Now that her granddaughter Isla is big enough, Liz Michaelson couldn't wait for the 2-year-old to hear the bagpipes for the first time at this year's Minnesota Scottish Fair and Highland Games event, held last Saturday in Eagan.

For Michaelson, the event's marketing coordinator, the annual event is a chance to celebrate her Scottish heritage, even though as a "Minnesota kid" she's actually more Scandinavian and German than anything else.

At the fair, no one cares how much Scots blood you have. It's simply a low-key, fun way to connect with the country for a day.

But for many Minnesotans of Scottish ancestry, it is the main cultural event of the year, said Andy McCracken, a vice president of the organizing board.

Attendees come to watch athletes throw heavy things in the Highland Games, see the Scottish Highland Dance competition, observe a sheepdog's herding skills, or drink a brown ale at McCracken's Pub.

The event was held at Macalester College (team nickname: The Scots) for three decades.

But because of the expense and difficulty getting volunteers, the college bowed out 12 years ago, said Don Cogswell, president of the board.

The fair has a Dakota County location not because the area is teeming with Scots but because there was space available, organizers say.

This year, the event moved from the Dakota County Fairgrounds in Farmington to Faithful Shepherd Catholic School in Eagan.

Organizers say the closer-in location, along with moving it from May to July, contributed to this year's higher attendance: at least 3,500 people.

After Macalester, some of the original organizers formed a nonprofit, which has run the fair for 11 consecutive years. "We thought, 'Maybe we should take this on,' " said Cogswell. "It could benefit the Scottish community."

The fair is modeled after fairs held in Scotland, like county fairs. One of the best compliments organizers hear from native Scots is: "Yours is the most like the fairs at home," Michaelson said.

Minnesota has never been a particularly Scottish place, and the number of people claiming Scottish ancestry is dwindling as demographics change, said Michaelson.

In the south metro, percentages claiming Scotch-Irish or Scottish ancestry on the most recent census range from just 2 to 3 percent, with the highest concentration in Farmington.

"We're not like the Norwegians in Minnesota," said McCracken, whose parents are Scottish immigrants. "There's not as many of us."

There have been several waves of Scottish immigrants here, said Michaelson. Some came in the 1800s, another set came after World War II and a few more have arrived in just the past two decades.

The latter emigrated because of job transfers or married Minnesotans, Michaelson said, and you "can hear their voices" at the fair.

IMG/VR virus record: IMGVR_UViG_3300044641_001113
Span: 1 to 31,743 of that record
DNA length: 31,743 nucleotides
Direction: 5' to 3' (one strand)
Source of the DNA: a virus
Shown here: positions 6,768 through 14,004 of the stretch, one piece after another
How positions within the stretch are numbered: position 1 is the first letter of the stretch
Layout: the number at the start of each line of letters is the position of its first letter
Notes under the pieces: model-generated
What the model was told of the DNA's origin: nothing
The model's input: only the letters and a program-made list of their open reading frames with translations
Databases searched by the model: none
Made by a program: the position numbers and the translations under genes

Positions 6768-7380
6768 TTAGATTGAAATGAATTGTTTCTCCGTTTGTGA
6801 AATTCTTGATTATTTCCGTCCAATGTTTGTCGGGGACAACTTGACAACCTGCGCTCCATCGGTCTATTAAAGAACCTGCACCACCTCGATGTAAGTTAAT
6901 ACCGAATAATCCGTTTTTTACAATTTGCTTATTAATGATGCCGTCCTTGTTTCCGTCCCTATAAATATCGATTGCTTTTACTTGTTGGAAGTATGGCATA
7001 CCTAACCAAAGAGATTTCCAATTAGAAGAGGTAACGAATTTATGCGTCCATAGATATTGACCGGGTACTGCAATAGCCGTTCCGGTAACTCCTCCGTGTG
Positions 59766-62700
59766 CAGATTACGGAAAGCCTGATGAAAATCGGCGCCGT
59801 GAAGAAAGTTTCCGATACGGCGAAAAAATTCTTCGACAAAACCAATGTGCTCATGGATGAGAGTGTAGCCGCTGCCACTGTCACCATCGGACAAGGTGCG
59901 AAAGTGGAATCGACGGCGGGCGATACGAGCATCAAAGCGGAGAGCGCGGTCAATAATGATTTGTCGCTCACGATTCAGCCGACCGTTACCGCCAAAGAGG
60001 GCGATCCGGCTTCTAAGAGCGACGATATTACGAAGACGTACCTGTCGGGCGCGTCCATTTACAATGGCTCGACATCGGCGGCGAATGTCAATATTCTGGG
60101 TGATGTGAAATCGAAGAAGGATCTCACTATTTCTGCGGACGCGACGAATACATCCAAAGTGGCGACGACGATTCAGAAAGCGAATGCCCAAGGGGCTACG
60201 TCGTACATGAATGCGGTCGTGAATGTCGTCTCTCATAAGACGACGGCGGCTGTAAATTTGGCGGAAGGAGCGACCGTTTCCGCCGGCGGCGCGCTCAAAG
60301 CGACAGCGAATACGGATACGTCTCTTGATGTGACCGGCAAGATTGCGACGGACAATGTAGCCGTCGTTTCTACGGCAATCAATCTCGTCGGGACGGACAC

Two clubs formed by Scottish immigrants to preserve their culture still exist here, though their numbers are stagnant or decreasing, said Cogswell.

"They're starting to fade," Cogswell said. "We don't like that."

The Twin Cities Scottish Club is populated by more recent immigrants, and the St. Andrew's Society is made up of third-, fourth- and fifth-generation Scots rediscovering their roots, McCracken said.

Often, children of immigrants "are more passionate about Scotland than the Scots," McCracken said. "They're really into it."

But the fair is important for others, too, including "people who have a Scottish connection but haven't found it yet," said Michaelson.

A competitive spirit

Coordinating the event is a labor of love for board members like McCracken, who runs McCracken's Pub, modeled after party or "Ceilidh" tents in Scotland. It's a beer tent that also hosts entertainment.

The list of fair attractions is lengthy, and new things are often added, said Cogswell. But the event is known for its competitions, which draw people from other states and Canada.

There's the heavy games, eight traditional events in which male and female athletes compete by throwing various objects, from hammers and stones to the caber, a 20-foot piece of wood that looks like a telephone pole.

The games are open to all, not just those of Celtic ancestry, and are more than a fun pastime, said Jeff Bryan, a vice president on the board and athletic director. "They're coming to win," he said.

There are bagpipe contests and the Scottish Highland dance competition, too.

In addition, there are genealogy tents sponsored by different clans, sheepherding demonstrations, kid's games and re-enactors who perform scenes from Scottish history.

Organizers have a long-term goal: to start a Scottish cultural center, similar to Celtic Junction, a hub for Irish performers in St. Paul, with the fair's profits. But that's years away, McCracken said.

For now, a core group stays busy planning the fair, which Bryan said is "very, very well done" in comparison to those elsewhere.

"It's almost a reassuring thing for the Scots that are here," McCracken said. "They just love to show other people what we're all about."